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Griffith took the whole crew to Cuddebackville in 1908-1909 filming dozens of shorts there on Native American and contemporary issues. Both interiors and exteriors of local houses were used as locations, and most of them still exist and are easily recognizable. My colleague Tom Gunning who wrote a monograph on Griffith’s 1908-09 movies (http://www.press.uillinois.edu/books/catalog/87gbw5tr9780252063664.html), came out to stay with me in Cuddebackville in the early 1980s and showed a number of Griffith’s shorts that were shot in Cuddebackville, to a local audience. Older viewers remembered Griffith’s visits and could name some of the extras in the films. One man in the audience even named the horse in The Modern Prodigal, saying it belonged to his uncle !!

Here’s a typical Cuddebackville short called The Little Darling, shot mostly inside the Caudebec Inn where the crew stayed, and at Otisville rail station, the nearest stop on the Hudson line from New York. It’s only about 3 minutes long and cost virtually nothing to make. It’s essentially a one-joke movie made more or less on the spur of the moment when the crew was idle. The owner of a boarding house receives a letter saying that her niece is coming for a visit. She assumes that her niece is a little girl, and the boarders, delighted at the prospect, rush out and buy toys for her. When she arrives they are shocked to discover that the niece is a young lady (Mary Pickford).

This movie gives an excellent idea of the crew’s living conditions in Cuddebackville, and the inn and store are still there.

The Modern Prodigal is more typical of Griffith’s Cuddebackville shorts. For both contemporary and Native American films he used the Neversink river a great deal. The river shots here were taken right below my house.

In my post on Mary Pickford I gave a recipe for brook trout which was once plentiful in the Neversink. The Modern Prodigal features a local pig farm. Pig farming was a major business in the region in the early 20th century, and was still surviving when I lived there. Every October I had a pig roast for all my neighbors and friends – my biggest party of the year, probably rivaling gatherings in the Caudebec Inn when Griffith stayed. I usually had more than 100 guests from all over – artists, musicians, family, friends. Here’s my fire pit and smoker.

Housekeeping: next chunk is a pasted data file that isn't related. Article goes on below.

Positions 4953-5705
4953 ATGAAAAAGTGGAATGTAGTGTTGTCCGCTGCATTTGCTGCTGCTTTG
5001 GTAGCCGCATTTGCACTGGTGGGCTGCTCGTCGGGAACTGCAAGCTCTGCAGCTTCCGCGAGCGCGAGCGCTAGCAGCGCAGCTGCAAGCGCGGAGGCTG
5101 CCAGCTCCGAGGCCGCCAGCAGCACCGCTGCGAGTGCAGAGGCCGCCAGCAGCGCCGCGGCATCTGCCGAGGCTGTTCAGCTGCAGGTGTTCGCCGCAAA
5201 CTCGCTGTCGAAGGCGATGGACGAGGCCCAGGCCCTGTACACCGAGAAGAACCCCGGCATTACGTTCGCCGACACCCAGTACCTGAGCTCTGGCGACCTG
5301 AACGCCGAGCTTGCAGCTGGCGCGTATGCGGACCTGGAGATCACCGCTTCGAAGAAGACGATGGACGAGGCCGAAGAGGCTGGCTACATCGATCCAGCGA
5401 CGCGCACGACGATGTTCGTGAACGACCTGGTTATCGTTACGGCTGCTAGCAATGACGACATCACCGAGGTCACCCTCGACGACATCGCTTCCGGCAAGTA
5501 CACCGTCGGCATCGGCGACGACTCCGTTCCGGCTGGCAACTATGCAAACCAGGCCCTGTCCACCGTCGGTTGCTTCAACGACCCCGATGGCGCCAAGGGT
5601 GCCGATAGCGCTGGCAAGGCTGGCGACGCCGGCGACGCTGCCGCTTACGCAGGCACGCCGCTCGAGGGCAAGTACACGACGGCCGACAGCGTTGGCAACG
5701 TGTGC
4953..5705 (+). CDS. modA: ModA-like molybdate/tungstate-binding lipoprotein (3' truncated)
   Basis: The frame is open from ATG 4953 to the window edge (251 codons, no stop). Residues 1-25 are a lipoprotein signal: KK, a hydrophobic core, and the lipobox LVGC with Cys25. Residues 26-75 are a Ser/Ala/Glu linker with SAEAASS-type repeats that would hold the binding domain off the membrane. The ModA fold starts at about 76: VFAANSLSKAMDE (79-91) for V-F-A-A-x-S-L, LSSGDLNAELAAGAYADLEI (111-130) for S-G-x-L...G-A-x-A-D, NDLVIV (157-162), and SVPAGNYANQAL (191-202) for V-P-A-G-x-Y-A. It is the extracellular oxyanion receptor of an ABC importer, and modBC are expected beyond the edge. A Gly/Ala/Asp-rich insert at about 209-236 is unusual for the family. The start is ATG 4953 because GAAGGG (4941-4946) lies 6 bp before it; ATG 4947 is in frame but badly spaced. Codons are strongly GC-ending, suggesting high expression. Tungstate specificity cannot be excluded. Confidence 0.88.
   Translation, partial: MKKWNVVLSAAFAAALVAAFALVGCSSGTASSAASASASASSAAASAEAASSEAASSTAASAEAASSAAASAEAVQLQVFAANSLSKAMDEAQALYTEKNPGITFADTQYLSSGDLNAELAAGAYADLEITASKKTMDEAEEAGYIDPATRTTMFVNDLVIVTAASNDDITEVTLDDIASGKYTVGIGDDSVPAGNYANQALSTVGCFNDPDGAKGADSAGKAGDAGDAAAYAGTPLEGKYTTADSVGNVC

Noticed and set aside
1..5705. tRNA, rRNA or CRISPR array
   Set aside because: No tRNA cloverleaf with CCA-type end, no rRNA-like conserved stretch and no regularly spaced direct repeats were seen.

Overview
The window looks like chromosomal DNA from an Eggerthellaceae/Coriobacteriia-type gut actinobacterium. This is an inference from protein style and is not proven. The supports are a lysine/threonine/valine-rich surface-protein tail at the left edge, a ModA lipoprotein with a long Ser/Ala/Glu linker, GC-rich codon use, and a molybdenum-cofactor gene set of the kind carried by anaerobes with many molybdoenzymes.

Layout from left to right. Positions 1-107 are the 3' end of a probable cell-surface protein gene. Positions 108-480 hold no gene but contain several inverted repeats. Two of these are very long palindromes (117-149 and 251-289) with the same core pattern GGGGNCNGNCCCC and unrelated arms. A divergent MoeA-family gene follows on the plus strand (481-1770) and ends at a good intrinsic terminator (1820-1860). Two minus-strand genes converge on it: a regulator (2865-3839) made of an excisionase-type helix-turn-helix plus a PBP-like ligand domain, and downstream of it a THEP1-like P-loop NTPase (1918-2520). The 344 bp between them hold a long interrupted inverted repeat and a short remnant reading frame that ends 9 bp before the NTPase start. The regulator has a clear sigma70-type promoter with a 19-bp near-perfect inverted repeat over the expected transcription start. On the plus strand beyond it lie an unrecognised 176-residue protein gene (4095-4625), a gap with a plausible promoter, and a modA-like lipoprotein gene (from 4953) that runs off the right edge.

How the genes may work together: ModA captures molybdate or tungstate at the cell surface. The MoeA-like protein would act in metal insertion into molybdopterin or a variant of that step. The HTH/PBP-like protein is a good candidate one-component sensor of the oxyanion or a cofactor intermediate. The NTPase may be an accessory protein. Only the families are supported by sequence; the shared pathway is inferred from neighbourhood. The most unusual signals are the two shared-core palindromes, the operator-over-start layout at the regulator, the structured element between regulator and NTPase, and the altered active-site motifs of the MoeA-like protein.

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I can’t really give you a recipe as such for whole roast pig. Everyone I know who has a pig roast learns from someone else, or else just figures it out. The principles are simple; experience comes over time. I used to get a 150 lb young pig delivered on a Friday afternoon in late October when nights were chilly. A neighbor had constructed a turnable spit which I wired the pig to that night and kept it in my potting shed overnight. Around 3 am I built a fire of seasoned hard wood which I got started using hot coals from my wood stove. After about an hour there were enough coals ready to start the pig roasting. I set the spit over the coals with a hood over it to keep the heat contained a little, and a marquee over the whole affair in case of rain. In fact it never did rain, October being a very dry month in that area. Then it was simply a matter of time and patience. I turned the spit a quarter turn every 15 minutes, so that the pig turned one revolution per hour. I kept a fire going beside the pit, and fed hot coals under the pig as needed. Pricking the skin with a large fork periodically, basted it and eventually crisped it.

I would stay beside the pig faithfully for about 14 hours, serving dinner around 6 pm. By that time I was black with soot, thoroughly smelling of smoke, and utterly exhausted. But it was always a whale of a party. We served the pork, which was unbelievably succulent – best ever – with potatoes baked in the coals, cole slaw, and whatever else anyone cared to bring. A 150 lb pig served 100+ people well, with plenty of leftovers.